Uncertainty: A Short Story


What if it’s not true?

Peter combed his fingers through the tangles of his beard. He glanced to his left, where his best friend – well, he liked to think of him as his best friend – was walking beside him, sharing some story with the others in that animated way of his. His friend was quite the storyteller. He could captivate an audience for hours on end, with his simple words and unorthodox ways. Peter was proud to know him, to call him his friend. And yet…

He’d be lying if he said that his friend never embarrassed him or made him uncomfortable. Sometimes Peter wished that his friend would just keep his opinions to himself and not make so many waves. Who’d have thought someone else would ever make me uncomfortable, Peter thought, laughing unconsciously. It wasn’t exactly a secret that Peter was somewhat of a loudmouth and hothead himself. In fact, sometimes his other friends had given him grief for not being able to keep his mouth shut. Peter cut his eyes at his friend, who was now humming some unknown tune to himself, seemingly oblivious to his surroundings.

This friend in particular had called Peter out for his hot temper from time to time. Maybe that’s what bothered Peter. Because his friend was just as opinionated as Peter, if not more so. But there was something different about his friend. A meekness. A controlled rage at the injustices surrounding them; and a quiet patience with those who were stubbornly set in their own ways.

What if he’s not who he says he is?

Peter swallowed and tasted the dust of the dirt road on his tongue. His hand went to his tangled beard again – a nervous habit he had developed over the last three years.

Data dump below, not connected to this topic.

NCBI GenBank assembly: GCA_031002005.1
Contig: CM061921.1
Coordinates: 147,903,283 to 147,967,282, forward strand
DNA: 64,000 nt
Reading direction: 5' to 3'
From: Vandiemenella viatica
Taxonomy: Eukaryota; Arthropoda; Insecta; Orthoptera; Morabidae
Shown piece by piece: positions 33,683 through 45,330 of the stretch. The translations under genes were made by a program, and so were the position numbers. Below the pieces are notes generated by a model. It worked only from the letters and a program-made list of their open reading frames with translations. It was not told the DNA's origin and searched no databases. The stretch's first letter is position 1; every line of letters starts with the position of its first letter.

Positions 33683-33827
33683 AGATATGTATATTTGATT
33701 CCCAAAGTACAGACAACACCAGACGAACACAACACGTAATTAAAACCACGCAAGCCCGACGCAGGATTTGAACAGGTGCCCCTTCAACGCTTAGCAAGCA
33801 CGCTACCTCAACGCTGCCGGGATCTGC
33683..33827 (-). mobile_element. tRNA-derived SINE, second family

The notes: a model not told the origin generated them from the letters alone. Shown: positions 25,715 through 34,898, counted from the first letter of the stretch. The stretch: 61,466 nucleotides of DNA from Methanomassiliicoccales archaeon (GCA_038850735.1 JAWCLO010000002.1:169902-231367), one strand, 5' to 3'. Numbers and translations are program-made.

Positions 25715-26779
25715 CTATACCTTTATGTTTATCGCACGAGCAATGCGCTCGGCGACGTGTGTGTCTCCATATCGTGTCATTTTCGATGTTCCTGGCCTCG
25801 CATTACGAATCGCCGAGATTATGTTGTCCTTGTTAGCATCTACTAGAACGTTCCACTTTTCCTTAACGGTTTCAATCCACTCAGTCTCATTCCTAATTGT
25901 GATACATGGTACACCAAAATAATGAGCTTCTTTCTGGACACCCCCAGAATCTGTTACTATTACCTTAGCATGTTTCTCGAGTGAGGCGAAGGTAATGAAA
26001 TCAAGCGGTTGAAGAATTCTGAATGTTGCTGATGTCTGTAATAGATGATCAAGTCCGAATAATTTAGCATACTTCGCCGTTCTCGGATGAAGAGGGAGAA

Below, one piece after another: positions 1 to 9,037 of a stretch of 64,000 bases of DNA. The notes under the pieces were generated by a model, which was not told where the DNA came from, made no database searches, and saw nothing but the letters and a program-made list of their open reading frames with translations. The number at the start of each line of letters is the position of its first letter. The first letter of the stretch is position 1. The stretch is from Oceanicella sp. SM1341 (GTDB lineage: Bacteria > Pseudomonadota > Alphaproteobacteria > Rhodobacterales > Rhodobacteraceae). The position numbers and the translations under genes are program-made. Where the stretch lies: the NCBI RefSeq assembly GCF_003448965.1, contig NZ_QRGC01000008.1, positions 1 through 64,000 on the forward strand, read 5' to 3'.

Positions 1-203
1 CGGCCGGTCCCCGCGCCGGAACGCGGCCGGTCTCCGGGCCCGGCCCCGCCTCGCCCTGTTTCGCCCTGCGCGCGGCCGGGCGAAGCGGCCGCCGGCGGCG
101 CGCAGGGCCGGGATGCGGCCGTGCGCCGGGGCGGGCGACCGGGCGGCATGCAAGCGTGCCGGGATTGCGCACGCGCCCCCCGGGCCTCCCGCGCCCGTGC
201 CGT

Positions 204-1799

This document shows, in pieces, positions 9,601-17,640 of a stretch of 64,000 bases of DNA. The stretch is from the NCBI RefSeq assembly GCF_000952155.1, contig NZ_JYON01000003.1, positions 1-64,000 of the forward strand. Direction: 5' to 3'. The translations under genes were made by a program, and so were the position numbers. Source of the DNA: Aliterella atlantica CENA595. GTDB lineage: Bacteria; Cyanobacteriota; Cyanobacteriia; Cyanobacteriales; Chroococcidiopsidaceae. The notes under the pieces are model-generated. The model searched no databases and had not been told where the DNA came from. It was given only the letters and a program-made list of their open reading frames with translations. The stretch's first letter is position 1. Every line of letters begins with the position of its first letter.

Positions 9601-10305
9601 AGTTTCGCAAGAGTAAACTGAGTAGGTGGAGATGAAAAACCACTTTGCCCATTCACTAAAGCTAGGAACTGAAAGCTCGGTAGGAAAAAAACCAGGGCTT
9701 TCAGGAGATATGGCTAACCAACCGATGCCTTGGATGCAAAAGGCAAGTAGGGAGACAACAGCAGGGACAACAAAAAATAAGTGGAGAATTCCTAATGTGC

Peter was the most vocal of his group of friends – the most loyal. Peter prided himself on being headstrong and fearless. He knew he used his large frame and booming voice to intimidate others and assert his strength. These qualities had always worked well for him to make himself heard, known, and noticed.

But his friend had changed all that. His friend had done what no one else had ever been able to do – he had made Peter doubt himself. Made him question his own motives, his own desire for attention and recognition. Made him question a lot of things, actually.

His friend was everything that Peter was not – maybe in more ways than even Peter could realize. His friend impacted people in ways Peter had never seen before. Peter would never admit it to anyone, but at times he’d felt envious of his friend. Of the obvious power and influence that his friend had over others. What he wouldn’t give for that kind of power…

These feelings – the envy, the uncertainty – confused Peter. He knew he loved his friend and would do anything for him. But he felt unsettled in his heart.

Who is he, really? Peter asked himself. At that moment his friend turned toward him and smiled.

“You with me, Peter?”

Peter blinked, unsure as to what his friend was referring. He must have zoned out and missed what his friend was saying. Not wanting to reveal that he hadn’t been listening, Peter swallowed and plastered a huge grin onto his face.

“I’m with you, Jesus. Til the end.”


See any (or all) of the four Gospels for accounts of the relationships between Jesus, Peter, and the rest of the disciples. 

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Marriage is the Best Teacher: 16 Things I Learned in Year 2

Last year I wrote a blog about what marriage is not, which addressed the things I learned during the first year of marriage. On St. Patty’s Day, Matt and I hit year number 2, so I began thinking about what (if anything) I learned during that second year.  I came up with a list of 16 things. As it turns out, most of these are not exclusively about marriage. They could apply to most any part of life – which makes sense, because a big part of marriage is learning how to live life together.  So without further ado, I present to you 16 things I learned about life in year 2:unnamed

1. Life isn’t only about the big moments. 

Life is a million little moments. In fact, the number of little moments will significantly outweigh the “big ones.” The new job, the new house, the proposal, the wedding, the births, the deaths – those things are important but they are not everything. The little, everyday, mundane, normal moments are the moments that add up to equal a life. A preoccupation (or even obsession) with those “big” moments can and will lead to discontentment and dissatisfaction with the beauty of small, quiet, every day moments.

2. “Attract” will eventually become “attack.”